Morphological analysis of colon goblet cells and submucosa in type I diabetic rats submitted to physical training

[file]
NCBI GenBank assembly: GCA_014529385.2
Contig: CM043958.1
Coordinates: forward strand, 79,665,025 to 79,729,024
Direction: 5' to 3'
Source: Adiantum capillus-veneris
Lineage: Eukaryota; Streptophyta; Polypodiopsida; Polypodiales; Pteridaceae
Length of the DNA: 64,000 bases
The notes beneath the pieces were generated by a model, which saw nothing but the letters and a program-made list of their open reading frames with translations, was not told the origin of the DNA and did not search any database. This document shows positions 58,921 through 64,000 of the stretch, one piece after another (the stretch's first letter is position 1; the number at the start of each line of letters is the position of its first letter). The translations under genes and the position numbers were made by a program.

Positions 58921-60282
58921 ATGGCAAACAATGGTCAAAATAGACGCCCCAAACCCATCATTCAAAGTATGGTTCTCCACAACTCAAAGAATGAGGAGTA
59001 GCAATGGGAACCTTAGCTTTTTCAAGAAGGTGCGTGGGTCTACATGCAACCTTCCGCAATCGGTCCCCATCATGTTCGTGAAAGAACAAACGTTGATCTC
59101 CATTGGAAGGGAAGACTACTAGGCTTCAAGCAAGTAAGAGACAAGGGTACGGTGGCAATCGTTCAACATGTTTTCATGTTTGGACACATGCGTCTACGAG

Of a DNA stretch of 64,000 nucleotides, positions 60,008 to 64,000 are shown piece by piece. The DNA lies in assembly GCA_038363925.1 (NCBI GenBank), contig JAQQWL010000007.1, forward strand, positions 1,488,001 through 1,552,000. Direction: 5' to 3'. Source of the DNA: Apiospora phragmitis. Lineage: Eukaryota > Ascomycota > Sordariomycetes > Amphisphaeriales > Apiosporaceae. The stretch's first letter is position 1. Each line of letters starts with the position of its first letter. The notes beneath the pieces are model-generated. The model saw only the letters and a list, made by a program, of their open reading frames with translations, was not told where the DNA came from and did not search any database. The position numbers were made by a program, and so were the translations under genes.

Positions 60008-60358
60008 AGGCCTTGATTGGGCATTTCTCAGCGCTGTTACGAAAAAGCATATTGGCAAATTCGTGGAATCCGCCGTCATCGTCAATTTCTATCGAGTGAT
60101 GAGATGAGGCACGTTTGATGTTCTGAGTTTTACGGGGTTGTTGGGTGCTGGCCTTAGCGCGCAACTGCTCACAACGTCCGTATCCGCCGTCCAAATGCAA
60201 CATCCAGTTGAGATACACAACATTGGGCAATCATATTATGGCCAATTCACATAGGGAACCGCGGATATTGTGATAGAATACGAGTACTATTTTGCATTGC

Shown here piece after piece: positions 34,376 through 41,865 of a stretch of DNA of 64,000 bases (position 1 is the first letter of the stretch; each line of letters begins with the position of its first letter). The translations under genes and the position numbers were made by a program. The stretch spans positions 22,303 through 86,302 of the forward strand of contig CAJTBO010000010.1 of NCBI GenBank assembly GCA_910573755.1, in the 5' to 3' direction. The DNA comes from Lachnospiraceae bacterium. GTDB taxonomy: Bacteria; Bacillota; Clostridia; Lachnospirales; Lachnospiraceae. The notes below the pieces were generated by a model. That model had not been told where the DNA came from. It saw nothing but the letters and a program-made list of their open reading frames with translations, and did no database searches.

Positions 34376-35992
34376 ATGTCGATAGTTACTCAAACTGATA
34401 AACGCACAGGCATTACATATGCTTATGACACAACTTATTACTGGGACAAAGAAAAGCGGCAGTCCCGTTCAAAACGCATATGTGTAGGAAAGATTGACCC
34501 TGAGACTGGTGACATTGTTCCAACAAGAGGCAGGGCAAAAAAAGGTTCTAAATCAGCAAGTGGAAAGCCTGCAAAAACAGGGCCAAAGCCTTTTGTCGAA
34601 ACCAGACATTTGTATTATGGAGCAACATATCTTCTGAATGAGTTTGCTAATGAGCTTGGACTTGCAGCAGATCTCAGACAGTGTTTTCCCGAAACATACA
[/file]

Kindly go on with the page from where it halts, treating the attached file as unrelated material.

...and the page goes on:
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Colon layers, especially the submucosa, as well as the secretion of goblet cells are extremely important for the functioning and transit of substances in this organ. However, the damages arising from type I diabetes and the effects of physical training, which plays crucial role in the treatment of this disease, are not yet known in these regions. To analyze the changes in colon submucosa and goblet cells of diabetic rats, as well as the effects of physical training, Wistar rats were divided into four groups: sedentary control, trained control, sedentary diabetic (SD), and trained diabetic (TD). The training protocol consisted of swimming for 60 min a day, 5 days per week, during 8 weeks. Colon samples were collected, processed, and evaluated by histochemical and ultrastructural techniques. Goblet and submucosa cells did not show alterations in shape, size, protein and carbohydrate content, in all treatment groups. Decreased amount of collagen fibers, however, was observed in the submucosa and lamina propria of SD rats, but this alteration was recovered in TDs. The ultrastructural analysis, in turn, revealed greater quantity of Golgi apparatus cisterns in SDs, distinctly than TDs, which showed improvement in this diabetic condition. Thus, physical training was responsible for the recovery of some important diabetic alterations, possibly improving the motility of substances in the large intestine. Nevertheless, it cannot be considered alone in the treatment of this disease, requiring the combined practice of other methods. Microsc. Res. Tech. 75:821828, 2012. (C) 2011 Wiley Periodicals, Inc.